The Alan Turing Institute and Intel have agreed to form a long term strategic partnership to deliver a research programme focussed on high-performance computing and data analytics.
Researchers from both organisations will work together on the programme alongside co-funded research fellows and software engineers.
Launched this month at the British Library, the Alan Turing Institute research team includes members of the University of Warwick’s Departments of Statistics, Computer Science, Institute of Mathematics, Warwick Data Science Institute and WMG’s Cyber Security Centre.
In addition, Intel will dedicate a hardware architecture team at the Institute’s facilities so that new algorithms developed by The Alan Turing Institute feed into the design of Intel’s future generations of microprocessors.
As well as conducting research, the partnership will train a new generation of data scientists through The Alan Turing Institute’s doctoral programme, ensuring students are equipped with the latest data science techniques, tools, and methodologies.
One of the University of Warwick researchers who will be central to the research undertaken by the Alan Turing Institute is Professor Mark Girolami, Professor of Statistics in the University of Warwick's Department of Statistics . He says:
“The Alan Turing Institute is a hugely exciting development for the mathematical and statistical sciences in the UK and it will have a massive impact on my own research work. For example the results of recent research of my group now forms the technology that most Automated Teller Machines (ATM) employ in the detection of counterfeit currency. Now with the ability of these machines to obtain even more types of data the possibilities that Big Data presents to provide further services and safeguards to individual users of ATMs is amazing. But the exploitation of this new so called Big Data requires the development of new cutting edge mathematics and statistical methods to ensure we make the most of these opportunities. The ATI is going to enable my own group to work on these sorts of problems and take theory to algorithms to economically valuable products and services."
Both organisations will work together to raise awareness of the importance and potential of data science and algorithms.
Minister for Universities and Science, Jo Johnson, said: “Government is committed to ensuring the UK is the best place in Europe to innovate, patent new ideas and start a business. Big data offers huge potential for innovation which is why Government invested £42m in The Alan Turing Institute to secure the UK’s future in this important field.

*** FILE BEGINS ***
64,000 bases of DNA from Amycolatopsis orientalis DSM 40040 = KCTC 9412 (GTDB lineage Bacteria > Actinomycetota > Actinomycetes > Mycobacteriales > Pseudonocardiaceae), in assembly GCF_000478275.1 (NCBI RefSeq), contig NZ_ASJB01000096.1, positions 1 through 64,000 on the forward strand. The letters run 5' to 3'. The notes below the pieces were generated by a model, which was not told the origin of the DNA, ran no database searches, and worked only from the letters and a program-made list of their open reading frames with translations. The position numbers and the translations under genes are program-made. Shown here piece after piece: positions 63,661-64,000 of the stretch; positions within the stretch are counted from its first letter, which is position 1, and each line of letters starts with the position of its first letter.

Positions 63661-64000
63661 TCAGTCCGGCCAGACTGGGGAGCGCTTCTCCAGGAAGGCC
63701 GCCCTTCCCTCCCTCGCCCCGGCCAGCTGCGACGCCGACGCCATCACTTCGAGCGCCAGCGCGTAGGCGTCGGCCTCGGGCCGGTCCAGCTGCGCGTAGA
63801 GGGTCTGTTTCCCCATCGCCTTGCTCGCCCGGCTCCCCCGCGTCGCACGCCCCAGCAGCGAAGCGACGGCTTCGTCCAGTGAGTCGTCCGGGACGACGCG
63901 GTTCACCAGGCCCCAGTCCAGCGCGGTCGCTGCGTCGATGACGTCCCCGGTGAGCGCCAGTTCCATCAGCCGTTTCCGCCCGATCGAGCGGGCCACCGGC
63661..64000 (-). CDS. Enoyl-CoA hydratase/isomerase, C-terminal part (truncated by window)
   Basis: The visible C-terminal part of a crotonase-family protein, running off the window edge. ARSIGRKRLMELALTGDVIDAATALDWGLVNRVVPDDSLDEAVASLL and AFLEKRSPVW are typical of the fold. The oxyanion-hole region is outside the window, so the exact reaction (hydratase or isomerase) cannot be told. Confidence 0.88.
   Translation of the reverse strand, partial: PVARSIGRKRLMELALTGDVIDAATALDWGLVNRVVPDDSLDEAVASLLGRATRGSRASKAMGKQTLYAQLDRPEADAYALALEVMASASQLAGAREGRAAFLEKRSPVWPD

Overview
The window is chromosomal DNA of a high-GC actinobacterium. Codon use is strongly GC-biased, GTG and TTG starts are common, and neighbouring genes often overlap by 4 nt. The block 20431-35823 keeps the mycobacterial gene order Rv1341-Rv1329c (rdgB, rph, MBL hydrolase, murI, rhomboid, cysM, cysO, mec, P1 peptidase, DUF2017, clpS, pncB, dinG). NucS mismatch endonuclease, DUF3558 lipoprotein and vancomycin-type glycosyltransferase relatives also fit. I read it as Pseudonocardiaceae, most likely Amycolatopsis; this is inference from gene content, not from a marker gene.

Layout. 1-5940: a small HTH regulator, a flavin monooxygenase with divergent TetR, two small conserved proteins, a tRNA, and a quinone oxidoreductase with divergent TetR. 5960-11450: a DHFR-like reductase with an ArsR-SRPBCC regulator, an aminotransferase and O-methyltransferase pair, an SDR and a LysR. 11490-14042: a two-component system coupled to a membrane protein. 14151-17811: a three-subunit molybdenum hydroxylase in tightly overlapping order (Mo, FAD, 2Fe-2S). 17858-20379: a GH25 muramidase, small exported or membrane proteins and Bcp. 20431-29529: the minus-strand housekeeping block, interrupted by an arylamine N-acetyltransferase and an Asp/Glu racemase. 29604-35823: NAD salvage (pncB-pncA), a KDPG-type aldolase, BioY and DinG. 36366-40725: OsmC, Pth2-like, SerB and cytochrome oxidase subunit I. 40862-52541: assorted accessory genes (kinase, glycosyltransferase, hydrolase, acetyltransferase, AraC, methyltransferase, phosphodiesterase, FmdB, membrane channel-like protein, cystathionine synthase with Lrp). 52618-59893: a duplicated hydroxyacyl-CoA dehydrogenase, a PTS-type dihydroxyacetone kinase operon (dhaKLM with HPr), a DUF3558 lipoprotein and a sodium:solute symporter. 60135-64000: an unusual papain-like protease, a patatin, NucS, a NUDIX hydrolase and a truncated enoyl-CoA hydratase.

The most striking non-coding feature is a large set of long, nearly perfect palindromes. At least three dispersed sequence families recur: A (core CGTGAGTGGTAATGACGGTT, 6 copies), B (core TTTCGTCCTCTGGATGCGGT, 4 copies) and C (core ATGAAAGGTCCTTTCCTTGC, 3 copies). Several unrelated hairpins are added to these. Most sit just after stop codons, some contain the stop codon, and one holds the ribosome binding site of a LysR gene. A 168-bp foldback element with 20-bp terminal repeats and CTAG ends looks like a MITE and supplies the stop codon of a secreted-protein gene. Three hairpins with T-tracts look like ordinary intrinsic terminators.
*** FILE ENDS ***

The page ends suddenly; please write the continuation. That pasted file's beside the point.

“I welcome this new strategic partnership with Intel which is testament to the strength of the UK’s research base and an exciting opportunity for growth in our digital economy.”
Professor Andrew Blake, Director of The Alan Turing Institute, said: “Intel is a global leader in computing innovation and I am delighted that it has become a strategic partner. This is a great development for the Institute and for data science globally.
“Alan Turing was one of the first people to build an electronic computer. The partnership with Intel means that, true to his legacy, the Institute named after him will be contributing to the design of future generations of computers.
“The goal of The Alan Turing Institute is to drive scientific and technological discoveries in the use of big data and algorithms, which will create new business opportunities, and accelerate solutions to global challenges. We have, today, taken a significant step towards that goal.”
Christian Morales, Corporate Vice President, General Manager Intel EMEA, said: “The Data Scientist is a very captivating and crucial job of the 21st century. With the right combination of people and technology, Big Data has the potential to solve big problems in public health, medicine, science, agriculture and engineering. We are committed to helping The Alan Turing Institute develop a fertile breeding ground for data scientists, with the greater purpose of driving critical data analytics across all industries.”
The Alan Turing Institute is a joint venture between the universities of Warwick, Cambridge, Edinburgh, Oxford, UCL and the Engineering and Physical Sciences Research Council (EPSRC). The Institute will promote the development and use of advanced mathematics, computer science, algorithms and big data for human benefit.
16 November 2015
Notes for Editors:
The Alan Turing Institute is a joint venture between the universities of Cambridge, Edinburgh, Oxford, Warwick, UCL and the Engineering and Physical Sciences Research Council (EPSRC). The Institute will promote the development and use of advanced mathematics, computer science, algorithms and big data for human benefit.
The Institute will bring together leaders in advanced mathematics and computing science from the five lead universities and other partners and will conduct first class research and development in an environment that brings together theory and practical application. It will build on the UK's existing academic strengths and help position the country as a world leader in the analysis and application of big data and algorithm research.
The Institute is being funded over five years with £42 million from the UK government. The university partners are contributing £5 million each, totalling £25 million. The Institute is based at the British Library at the heart of London’s Knowledge Quarter. Its work is expected to encompass a broad range of scientific disciplines and be relevant across multiple business sectors.
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Tom Frew - International Press Officer, University of Warwick
E: a dot t dot frew at warwick dot ac dot uk